G G Collins: It would have to be Lemuria, which I wrote about in Lemurian Medium. In my research, I learned due to modern knowledge of plate tectonics it likely didn’t exist. But to even imagine a time when people lived in peace while occupying crystal houses is irresistible to me. Certainly, I would be a regular at the Temple of Knowledge studying my Akashic Record. It was a time before water had to have chemicals added to make it potable and you could taste food in its original form. Communication wasn’t by cell, but by crystal. Of course, in my story Rachel Blackstone flew on a dragon and I would definitely want to do that. And, on her return trip to Earth, Rachel Blackstone stumbled onto a cosmic cocktail party where all kinds of interesting alien life were sharing stories. Among them were Carl Sagan and Benjamin Franklin who both believed that alien life could exist. Now that’s a party on the astral plane I would go to!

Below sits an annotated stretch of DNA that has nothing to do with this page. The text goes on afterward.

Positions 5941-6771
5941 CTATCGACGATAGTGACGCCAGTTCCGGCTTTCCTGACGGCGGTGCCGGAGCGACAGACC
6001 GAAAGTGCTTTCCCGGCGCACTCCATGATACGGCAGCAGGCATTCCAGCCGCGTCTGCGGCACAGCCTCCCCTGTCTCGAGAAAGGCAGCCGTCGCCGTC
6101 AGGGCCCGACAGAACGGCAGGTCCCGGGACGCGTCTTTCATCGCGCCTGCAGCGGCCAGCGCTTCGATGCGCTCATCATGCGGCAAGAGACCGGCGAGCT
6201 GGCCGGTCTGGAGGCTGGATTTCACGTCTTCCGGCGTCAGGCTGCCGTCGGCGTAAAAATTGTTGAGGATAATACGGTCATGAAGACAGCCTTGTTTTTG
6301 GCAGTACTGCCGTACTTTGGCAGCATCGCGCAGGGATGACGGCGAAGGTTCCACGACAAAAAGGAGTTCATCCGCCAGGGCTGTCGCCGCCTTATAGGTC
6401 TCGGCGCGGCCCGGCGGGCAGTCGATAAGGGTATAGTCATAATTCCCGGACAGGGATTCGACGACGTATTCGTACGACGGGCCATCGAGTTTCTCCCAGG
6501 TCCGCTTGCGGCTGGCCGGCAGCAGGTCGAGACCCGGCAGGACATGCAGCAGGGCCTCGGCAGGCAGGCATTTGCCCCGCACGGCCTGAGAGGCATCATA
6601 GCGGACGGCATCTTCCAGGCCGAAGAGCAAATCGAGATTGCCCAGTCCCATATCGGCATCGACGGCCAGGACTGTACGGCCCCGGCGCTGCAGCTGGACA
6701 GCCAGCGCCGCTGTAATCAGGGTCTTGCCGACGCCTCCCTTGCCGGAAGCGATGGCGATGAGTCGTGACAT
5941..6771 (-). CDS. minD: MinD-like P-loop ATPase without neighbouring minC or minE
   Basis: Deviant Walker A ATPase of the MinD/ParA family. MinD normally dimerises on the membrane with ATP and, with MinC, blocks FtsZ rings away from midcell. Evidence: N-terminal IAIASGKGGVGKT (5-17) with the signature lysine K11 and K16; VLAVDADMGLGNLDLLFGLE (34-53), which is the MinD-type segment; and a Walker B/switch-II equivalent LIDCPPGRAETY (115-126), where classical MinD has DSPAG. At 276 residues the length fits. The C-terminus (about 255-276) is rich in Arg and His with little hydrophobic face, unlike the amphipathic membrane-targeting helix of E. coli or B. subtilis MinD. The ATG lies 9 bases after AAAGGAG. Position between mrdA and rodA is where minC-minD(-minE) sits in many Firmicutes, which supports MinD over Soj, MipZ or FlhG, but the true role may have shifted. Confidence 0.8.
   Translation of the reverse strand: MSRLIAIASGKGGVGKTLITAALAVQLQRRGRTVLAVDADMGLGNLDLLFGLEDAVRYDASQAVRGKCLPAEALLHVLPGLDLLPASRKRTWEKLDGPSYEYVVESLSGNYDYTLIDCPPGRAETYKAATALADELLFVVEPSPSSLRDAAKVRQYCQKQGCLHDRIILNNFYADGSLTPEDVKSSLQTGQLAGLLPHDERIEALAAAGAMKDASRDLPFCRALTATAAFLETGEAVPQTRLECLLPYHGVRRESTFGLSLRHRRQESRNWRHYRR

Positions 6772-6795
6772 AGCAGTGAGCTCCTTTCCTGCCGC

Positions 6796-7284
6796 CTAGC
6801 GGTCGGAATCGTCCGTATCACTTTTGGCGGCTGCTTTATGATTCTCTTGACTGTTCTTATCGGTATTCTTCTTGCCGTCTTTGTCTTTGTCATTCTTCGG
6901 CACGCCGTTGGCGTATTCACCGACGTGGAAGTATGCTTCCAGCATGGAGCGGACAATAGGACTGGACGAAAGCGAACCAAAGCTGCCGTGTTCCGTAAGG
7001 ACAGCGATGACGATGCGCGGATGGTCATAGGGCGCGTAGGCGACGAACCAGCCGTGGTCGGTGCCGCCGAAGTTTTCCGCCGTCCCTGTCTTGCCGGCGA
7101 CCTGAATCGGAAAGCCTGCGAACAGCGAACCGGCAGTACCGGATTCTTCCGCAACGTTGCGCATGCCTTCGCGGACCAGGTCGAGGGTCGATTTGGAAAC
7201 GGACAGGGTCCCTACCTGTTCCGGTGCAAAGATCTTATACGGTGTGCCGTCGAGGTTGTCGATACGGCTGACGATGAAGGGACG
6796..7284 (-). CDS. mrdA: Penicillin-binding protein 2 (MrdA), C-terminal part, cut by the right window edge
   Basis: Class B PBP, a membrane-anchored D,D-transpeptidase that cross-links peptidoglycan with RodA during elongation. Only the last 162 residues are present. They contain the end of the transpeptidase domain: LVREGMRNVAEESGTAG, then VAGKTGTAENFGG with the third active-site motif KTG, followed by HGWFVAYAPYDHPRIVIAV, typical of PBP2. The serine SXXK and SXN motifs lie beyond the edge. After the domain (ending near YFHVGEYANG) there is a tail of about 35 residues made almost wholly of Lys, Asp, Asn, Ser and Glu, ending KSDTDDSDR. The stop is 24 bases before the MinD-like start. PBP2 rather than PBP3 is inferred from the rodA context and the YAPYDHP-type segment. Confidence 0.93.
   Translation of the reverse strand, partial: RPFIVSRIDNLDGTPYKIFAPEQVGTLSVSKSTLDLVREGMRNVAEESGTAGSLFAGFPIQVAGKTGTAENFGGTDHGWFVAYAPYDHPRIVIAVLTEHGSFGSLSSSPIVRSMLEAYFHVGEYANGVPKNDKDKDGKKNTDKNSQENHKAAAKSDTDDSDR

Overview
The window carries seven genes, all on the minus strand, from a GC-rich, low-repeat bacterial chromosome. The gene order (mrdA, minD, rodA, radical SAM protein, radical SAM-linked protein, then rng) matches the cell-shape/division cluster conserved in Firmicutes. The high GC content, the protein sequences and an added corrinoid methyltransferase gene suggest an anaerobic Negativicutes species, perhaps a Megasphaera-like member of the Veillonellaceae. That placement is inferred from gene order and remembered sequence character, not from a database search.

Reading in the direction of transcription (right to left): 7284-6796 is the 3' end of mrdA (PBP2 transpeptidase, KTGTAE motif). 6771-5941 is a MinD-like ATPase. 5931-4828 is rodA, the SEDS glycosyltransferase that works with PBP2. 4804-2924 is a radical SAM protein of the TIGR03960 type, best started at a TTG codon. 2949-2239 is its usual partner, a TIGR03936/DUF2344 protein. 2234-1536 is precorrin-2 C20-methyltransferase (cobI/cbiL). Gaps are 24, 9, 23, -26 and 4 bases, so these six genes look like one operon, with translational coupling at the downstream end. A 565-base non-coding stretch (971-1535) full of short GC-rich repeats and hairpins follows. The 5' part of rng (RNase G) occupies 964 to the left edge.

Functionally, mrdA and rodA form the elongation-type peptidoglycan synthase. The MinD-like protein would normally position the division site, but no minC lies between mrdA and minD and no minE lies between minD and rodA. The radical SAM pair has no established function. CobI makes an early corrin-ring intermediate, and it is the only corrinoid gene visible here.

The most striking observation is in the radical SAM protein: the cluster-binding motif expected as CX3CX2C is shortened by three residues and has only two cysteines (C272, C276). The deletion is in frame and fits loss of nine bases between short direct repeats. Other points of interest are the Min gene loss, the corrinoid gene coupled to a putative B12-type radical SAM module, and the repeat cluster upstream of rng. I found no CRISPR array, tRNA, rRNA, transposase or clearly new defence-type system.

Willow: In similarity to Taylor Browning, the protagonist of your cozy mystery series, what pet “runs the tight ship” of your household/life?
G G Collins: Oscar, the cat in the Taylor Browning Cozy Mysteries, is based on one of our cats in spirit. My deceased pets frequently turn up in my books. Oscar was indeed an Abyssinian. They are very loving, but oh so active! He had a way of communicating that was so clear—if we were listening. And that cat could swear! Only in “Cat” of course. Currently, we have Coco Pod, Coco being the Spanish word for coconut. She is very well-mannered, but expectations are such that we have been thoroughly trained to care for her every need and whim. It’s just gossip, but we’ve heard she makes trips to the Mothership to sharpen her communication skills with hoomanz.
Willow: And, finally (because you know, New Mexico!), red, green, Christmas chile or *gasp* none at all?
G G Collins: Indeed, the Land of Enchantment has azure skies, adobe architecture and chile! Green, red or Christmas, as long there are several heaping ladles of the heavenly stuff on whatever (almost) I’m eating. My husband says I can eat flame.